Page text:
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Five poems by Helen Drucquer and a story by Frederick Nenner
  1. Gillie Bolton1,
  2. Helen Drucquer2
  1. 1University of Sheffield, Sheffield
  2. 2Practice Psychotherapist, Sheffield

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    Edited by Gillie Bolton University of Sheffield, Sheffield


    All the time touch, chaotic touch, unspoken and untutored sense. Touch happening every day in every room fingers in arseholes probing feeling for the lump in the gut nervous student about to put his hand on or in that soft hidden mound kindly male hand on the back of the child's head touch that he will treasure all his life and reenact one day in remembrance of that gift. gift of trust that you put your finger in my mouth and I do not bite it trust that the finger tips know pass their knowing to what is learned in the arid lab know also what has not been written but know just know in their own right as the masseur's hands know to move this way and that never arrive or leave the body without warning He touched them and they were healed.

    Holding and soothing the anxious baby directing the healing movement through the arms and hands and the grandmother and I talking engaging our brains only when I become aware that in fact she is staring at the baby she is becoming aware of the baby's steady gaze I am wrapping him in peace she is becoming the baby and then we are all three in one embrace rocking and touching the sweet smell sound of the baby and we are healed as the poison in this moment at least drains away.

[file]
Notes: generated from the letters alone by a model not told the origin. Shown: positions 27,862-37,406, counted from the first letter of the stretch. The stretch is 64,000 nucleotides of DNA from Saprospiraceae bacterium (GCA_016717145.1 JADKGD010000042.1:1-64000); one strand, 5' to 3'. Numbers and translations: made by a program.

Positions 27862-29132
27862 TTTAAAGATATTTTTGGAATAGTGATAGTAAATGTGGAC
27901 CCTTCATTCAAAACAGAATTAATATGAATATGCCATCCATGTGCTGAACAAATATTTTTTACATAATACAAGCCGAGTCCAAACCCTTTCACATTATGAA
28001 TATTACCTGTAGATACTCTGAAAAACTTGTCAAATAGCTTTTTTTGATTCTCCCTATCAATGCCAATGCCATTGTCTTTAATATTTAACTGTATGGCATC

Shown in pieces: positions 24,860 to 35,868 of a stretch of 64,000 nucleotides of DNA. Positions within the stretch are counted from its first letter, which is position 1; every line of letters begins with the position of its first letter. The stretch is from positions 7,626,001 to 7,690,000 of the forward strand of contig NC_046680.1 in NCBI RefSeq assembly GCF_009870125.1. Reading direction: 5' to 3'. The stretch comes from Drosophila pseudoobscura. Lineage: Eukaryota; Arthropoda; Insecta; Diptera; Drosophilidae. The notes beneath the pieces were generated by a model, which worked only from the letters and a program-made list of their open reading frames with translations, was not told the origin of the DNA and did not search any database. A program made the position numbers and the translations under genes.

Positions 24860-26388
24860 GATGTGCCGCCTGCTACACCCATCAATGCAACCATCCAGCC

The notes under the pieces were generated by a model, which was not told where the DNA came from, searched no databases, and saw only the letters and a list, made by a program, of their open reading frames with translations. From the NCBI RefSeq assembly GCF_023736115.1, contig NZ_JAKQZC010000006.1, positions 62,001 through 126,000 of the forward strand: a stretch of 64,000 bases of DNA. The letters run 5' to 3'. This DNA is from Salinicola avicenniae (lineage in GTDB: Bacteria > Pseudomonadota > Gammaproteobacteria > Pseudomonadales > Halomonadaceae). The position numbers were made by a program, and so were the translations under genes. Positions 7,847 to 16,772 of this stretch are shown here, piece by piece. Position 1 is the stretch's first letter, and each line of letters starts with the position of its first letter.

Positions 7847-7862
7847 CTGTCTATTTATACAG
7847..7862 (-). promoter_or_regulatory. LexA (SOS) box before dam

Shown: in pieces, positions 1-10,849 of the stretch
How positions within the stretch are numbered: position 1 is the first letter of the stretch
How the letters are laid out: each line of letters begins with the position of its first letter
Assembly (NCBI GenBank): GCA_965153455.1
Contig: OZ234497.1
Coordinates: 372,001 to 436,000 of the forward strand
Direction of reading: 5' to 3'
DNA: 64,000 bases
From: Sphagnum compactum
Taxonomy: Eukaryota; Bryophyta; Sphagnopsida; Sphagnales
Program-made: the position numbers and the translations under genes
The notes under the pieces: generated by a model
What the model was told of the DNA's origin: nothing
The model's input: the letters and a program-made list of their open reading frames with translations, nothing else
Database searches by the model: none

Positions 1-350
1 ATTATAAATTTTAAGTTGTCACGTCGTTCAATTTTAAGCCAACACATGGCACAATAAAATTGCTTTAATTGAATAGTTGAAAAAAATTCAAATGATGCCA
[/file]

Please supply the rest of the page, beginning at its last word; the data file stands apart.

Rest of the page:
This building this touchstone this rough and ready family provider time absorber touching into our lives and touching out into others abuser too and abused. container of our highest ideals and our most treacherous poison as the ancient snake recalls to us its ability to kill or cure and we caress the treacherous pelt so smooth so …

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    • Helen Drucquer is a Practice Psychotherapist at the Fox Hill Medical Centre, 363 Halifax Road, Sheffield, S6 1AF. Frederick Nenner is Director, Social Work Services, Lutheran Medical Center, Brooklyn, New York 11220-2574, United States. Gillie Bolton, Editor of Opening the word hoard, is Writer and Research Fellow in Medical Humanites, University of Sheffield, Sheffield, Institute of General Practice and Primary Care, Community Sciences Centre, Northern General Hospital, Sheffield S5 7AU. g.bolton{at}